People who have inflammatory bowel disease (IBD)—which is the umbrella term for Crohn’s disease and ulcerative colitis—often experience a range of symptoms, from intense abdominal cramping and pain to persistent diarrhea and overwhelming fatigue. Living with IBD can significantly disrupt everyday life and make it challenging to maintain physical and mental wellbeing.
There’s no cure for IBD—it lasts a lifetime. Like other chronic conditions, IBD can go into remission with effective treatment, but people might still experience occasional flares that make life more difficult.
Approximately 1.6 million people in the U.S. have Crohn’s or ulcerative colitis, and about 70,000 new cases of IBD are diagnosed in the U.S. each year. Here’s what seven patients with the disease wish doctors knew when it comes to helping them manage the condition more effectively.
We want you to be upfront about gaps in knowledge
Researchers have learned a lot about IBD, including risk factors such as smoking, family history of the condition, and antibiotic use—but there’s still much to learn about why someone develops IBD. One of the biggest questions patients tend to have is: What caused this? And more often than not, doctors simply don’t have the answer.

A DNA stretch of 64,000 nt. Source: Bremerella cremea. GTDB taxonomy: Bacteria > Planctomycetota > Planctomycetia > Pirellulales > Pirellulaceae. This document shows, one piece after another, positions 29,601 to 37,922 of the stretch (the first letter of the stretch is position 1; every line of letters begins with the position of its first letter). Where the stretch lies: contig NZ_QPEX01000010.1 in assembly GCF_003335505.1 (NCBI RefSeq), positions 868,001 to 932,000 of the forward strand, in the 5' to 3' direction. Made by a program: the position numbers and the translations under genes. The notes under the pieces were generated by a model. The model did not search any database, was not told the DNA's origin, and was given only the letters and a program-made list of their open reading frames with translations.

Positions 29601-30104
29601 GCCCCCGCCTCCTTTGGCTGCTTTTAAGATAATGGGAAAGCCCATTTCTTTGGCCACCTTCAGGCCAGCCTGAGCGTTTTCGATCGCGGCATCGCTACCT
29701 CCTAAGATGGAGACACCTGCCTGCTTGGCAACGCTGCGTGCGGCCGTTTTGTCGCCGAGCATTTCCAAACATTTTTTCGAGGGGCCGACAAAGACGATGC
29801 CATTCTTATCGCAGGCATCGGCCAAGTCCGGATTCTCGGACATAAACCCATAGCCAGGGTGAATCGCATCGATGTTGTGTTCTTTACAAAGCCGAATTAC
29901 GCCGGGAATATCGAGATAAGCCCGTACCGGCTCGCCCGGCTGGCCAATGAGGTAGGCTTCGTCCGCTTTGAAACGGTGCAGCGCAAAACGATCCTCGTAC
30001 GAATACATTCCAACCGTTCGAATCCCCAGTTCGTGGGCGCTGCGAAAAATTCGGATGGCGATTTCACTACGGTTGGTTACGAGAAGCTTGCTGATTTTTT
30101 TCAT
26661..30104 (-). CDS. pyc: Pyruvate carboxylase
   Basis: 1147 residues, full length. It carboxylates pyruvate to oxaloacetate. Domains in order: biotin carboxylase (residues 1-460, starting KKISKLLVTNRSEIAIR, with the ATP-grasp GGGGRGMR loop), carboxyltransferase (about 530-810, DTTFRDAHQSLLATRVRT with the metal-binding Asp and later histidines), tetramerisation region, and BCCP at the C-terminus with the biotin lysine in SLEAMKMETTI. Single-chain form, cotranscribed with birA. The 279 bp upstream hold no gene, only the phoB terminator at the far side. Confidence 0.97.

Being clear about that would be helpful, says Georgia resident Lisamarie Monaco, 49, who was diagnosed with IBD in 2002. “I wish our doctors knew the actual cause of IBD,” she says. “But until then, it would be nice to have more transparency and directness about what isn’t known.”
Talking about new research gives us hope
Part of the discussion around how much is left to discover could focus on what’s being done to find new treatments, adds Brooke Abbott, 39, a Los Angeles resident who had surgery in 2012 to have her colon removed for IBD management.
“Hearing about clinical trials and research advances is super important because even if that doesn’t affect the patient directly, it gives us hope that work is being done,” she says. “We take comfort in knowing there might be something coming down the road that might make a difference.”